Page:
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Durable High-Power Membrane Electrode Assemblies with Low-Pt-Loading

R&D Projects
"Electrocatalysts and Membrane Electrode Assemblies for Transportation Applications”

General Motors (GM) and other automotive membrane electrode assemblies (MEAs) developers have achieved very impressive beginning-of-life (BOL) performance using low-Pt-loading (0.05–0.1 mgPt/cm2) cathodes with PtCo alloys and thin (10–15 micron) membranes. Unfortunately, these MEAs are subject to life-limiting degradation during operation, especially at peak power, because of complex degradation mechanisms that are highly sensitive to the materials, MEA design, and fuel cell operating strategy. Specifically, power degradation of the cathode occurs via Pt and Co dissolution as well as deterioration of O2 transport properties. Additionally, thin membranes are subject to failure due to manufacturing defects in the adjacent gas diffusion media and electrodes and the formation of membrane-attacking radical species caused by high gas crossover. This project is designed to systematically study these degradation phenomena in a MEA, applying and extending diagnostic and modeling tools available at GM and its partners.
The project approach is based on our understanding that there is substantial opportunity to select operating conditions and voltage waveforms to reduce life-limiting electrode and membrane degradation rates. In this project, we intend to map the impact of operating conditions on MEA durability for proton exchange membrane fuel cells. This will be achieved by systematic durability studies relying on advanced characterization tools and degradation mechanism model development and validation. Specifically, the project approach is to improve MEA performance and durability by executing the following work elements: (1) integrating the best-in-class materials to generate a MEA in Budget Period (BP) 1, (2) incorporating systematic durability studies to assess the impact of operating conditions on MEA life, (3) conducting extensive postmortem characterization of MEAs to provide mechanistic understanding of MEA degradation along with developing and validating models to predict electrode and membrane degradation, and (4) recommending benign yet realistic operating conditions to extend durability of the MEA past 5,000 h for the DOE 2020 durability target.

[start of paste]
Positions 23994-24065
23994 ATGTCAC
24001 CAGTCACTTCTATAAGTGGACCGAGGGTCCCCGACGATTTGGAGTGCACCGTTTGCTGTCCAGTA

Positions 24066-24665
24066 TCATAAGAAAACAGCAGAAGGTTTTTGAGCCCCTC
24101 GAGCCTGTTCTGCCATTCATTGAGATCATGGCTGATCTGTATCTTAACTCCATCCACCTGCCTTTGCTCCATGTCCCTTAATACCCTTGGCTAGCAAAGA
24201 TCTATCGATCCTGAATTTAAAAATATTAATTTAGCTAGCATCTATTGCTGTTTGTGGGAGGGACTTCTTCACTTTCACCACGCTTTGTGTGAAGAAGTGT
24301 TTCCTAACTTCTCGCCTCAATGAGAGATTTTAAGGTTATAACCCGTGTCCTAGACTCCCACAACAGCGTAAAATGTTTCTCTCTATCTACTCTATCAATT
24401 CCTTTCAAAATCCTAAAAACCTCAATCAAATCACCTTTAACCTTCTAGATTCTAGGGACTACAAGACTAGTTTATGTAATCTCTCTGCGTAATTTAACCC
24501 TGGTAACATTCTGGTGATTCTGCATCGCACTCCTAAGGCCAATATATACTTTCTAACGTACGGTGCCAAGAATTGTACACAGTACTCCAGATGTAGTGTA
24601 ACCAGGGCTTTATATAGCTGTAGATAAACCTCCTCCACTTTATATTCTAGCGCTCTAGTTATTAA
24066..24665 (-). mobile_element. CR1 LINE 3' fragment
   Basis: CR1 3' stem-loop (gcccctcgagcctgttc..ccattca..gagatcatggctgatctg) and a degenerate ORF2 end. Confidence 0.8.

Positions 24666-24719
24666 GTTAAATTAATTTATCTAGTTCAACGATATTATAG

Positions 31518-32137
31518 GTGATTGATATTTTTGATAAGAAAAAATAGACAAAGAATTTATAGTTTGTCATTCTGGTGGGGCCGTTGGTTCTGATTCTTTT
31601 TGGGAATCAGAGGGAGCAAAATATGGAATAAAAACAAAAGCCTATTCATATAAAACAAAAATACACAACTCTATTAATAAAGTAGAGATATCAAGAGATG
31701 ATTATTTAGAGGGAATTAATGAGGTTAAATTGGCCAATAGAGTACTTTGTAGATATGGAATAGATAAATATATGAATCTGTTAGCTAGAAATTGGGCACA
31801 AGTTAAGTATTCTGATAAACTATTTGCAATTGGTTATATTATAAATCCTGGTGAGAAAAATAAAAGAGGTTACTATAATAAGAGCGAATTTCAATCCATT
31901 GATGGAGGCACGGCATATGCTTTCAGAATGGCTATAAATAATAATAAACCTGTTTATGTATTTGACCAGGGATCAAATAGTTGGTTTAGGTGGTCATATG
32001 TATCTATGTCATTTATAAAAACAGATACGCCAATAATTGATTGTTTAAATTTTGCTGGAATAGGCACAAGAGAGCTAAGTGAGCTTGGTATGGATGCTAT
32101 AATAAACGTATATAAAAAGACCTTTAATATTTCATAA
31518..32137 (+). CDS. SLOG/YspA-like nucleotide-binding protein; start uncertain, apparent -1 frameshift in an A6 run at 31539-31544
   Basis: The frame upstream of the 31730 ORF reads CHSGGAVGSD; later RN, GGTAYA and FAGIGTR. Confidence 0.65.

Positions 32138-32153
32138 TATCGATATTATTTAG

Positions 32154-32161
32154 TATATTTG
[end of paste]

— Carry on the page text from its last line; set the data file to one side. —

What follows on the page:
• Identify best-in-class materials and generate a state-of-the-art membrane electrode assembly (MEA) that meets DOE 2020 performance and cost targets.
  • Study the impact of operating conditions on durability of MEAs in differential cell conditions supported with advanced electrochemical and analytical characterization.
  • Develop a predictive model for electrode and membrane degradation and recommend implementable benign operating conditions to prolong MEA durability to >5,000 h.